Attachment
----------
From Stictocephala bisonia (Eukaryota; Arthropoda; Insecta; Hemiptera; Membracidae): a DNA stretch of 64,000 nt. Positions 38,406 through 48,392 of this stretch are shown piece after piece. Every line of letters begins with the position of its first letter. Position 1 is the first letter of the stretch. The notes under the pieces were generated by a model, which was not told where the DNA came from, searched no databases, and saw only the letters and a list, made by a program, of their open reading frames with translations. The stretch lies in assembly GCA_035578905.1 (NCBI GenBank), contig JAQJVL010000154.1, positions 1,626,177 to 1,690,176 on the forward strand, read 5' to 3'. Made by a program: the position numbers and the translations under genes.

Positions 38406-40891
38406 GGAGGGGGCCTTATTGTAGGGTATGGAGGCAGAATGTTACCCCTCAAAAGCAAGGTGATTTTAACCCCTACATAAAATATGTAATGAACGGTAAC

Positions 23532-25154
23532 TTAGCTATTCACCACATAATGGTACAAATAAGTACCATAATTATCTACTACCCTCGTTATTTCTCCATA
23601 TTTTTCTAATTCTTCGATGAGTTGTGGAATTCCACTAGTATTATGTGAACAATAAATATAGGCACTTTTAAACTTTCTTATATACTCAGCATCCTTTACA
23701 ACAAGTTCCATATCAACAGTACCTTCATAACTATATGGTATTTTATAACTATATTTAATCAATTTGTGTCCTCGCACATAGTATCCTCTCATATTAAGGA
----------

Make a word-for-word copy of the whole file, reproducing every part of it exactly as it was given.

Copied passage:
From Stictocephala bisonia (Eukaryota; Arthropoda; Insecta; Hemiptera; Membracidae): a DNA stretch of 64,000 nt. Positions 38,406 through 48,392 of this stretch are shown piece after piece. Every line of letters begins with the position of its first letter. Position 1 is the first letter of the stretch. The notes under the pieces were generated by a model, which was not told where the DNA came from, searched no databases, and saw only the letters and a list, made by a program, of their open reading frames with translations. The stretch lies in assembly GCA_035578905.1 (NCBI GenBank), contig JAQJVL010000154.1, positions 1,626,177 to 1,690,176 on the forward strand, read 5' to 3'. Made by a program: the position numbers and the translations under genes.

Positions 38406-40891
38406 GGAGGGGGCCTTATTGTAGGGTATGGAGGCAGAATGTTACCCCTCAAAAGCAAGGTGATTTTAACCCCTACATAAAATATGTAATGAACGGTAAC

Positions 23532-25154
23532 TTAGCTATTCACCACATAATGGTACAAATAAGTACCATAATTATCTACTACCCTCGTTATTTCTCCATA
23601 TTTTTCTAATTCTTCGATGAGTTGTGGAATTCCACTAGTATTATGTGAACAATAAATATAGGCACTTTTAAACTTTCTTATATACTCAGCATCCTTTACA
23701 ACAAGTTCCATATCAACAGTACCTTCATAACTATATGGTATTTTATAACTATATTTAATCAATTTGTGTCCTCGCACATAGTATCCTCTCATATTAAGGA